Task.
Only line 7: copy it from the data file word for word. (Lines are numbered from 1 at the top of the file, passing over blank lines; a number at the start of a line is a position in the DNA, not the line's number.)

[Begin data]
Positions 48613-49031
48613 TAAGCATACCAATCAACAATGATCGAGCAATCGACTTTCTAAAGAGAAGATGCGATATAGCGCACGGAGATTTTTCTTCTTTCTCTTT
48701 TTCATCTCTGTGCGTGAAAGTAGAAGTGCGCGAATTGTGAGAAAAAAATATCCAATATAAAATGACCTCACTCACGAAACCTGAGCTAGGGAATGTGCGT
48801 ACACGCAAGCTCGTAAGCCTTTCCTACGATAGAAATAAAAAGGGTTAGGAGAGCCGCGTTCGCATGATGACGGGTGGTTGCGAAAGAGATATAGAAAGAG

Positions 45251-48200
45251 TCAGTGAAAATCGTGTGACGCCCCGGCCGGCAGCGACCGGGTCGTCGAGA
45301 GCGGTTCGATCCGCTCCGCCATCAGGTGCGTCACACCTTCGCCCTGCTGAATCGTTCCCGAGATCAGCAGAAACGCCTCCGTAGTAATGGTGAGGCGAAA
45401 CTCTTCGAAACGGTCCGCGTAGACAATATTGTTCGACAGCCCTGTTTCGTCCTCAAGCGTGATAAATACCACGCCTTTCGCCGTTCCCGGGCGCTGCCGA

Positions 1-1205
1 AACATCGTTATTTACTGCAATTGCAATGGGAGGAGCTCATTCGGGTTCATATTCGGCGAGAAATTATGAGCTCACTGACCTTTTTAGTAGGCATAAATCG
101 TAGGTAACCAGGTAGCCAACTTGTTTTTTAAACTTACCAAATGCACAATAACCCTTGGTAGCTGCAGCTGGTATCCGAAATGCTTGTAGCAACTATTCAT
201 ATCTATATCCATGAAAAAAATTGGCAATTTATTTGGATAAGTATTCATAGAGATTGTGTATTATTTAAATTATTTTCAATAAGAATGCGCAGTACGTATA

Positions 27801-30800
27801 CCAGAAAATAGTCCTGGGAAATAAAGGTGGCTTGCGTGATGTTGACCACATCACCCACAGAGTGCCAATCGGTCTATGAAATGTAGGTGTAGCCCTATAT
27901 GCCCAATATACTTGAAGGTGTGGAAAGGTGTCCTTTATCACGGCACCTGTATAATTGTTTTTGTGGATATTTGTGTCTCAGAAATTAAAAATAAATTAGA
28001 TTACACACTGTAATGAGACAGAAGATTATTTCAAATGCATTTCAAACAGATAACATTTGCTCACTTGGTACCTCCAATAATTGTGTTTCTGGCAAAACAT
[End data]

45301 GCGGTTCGATCCGCTCCGCCATCAGGTGCGTCACACCTTCGCCCTGCTGAATCGTTCCCGAGATCAGCAGAAACGCCTCCGTAGTAATGGTGAGGCGAAA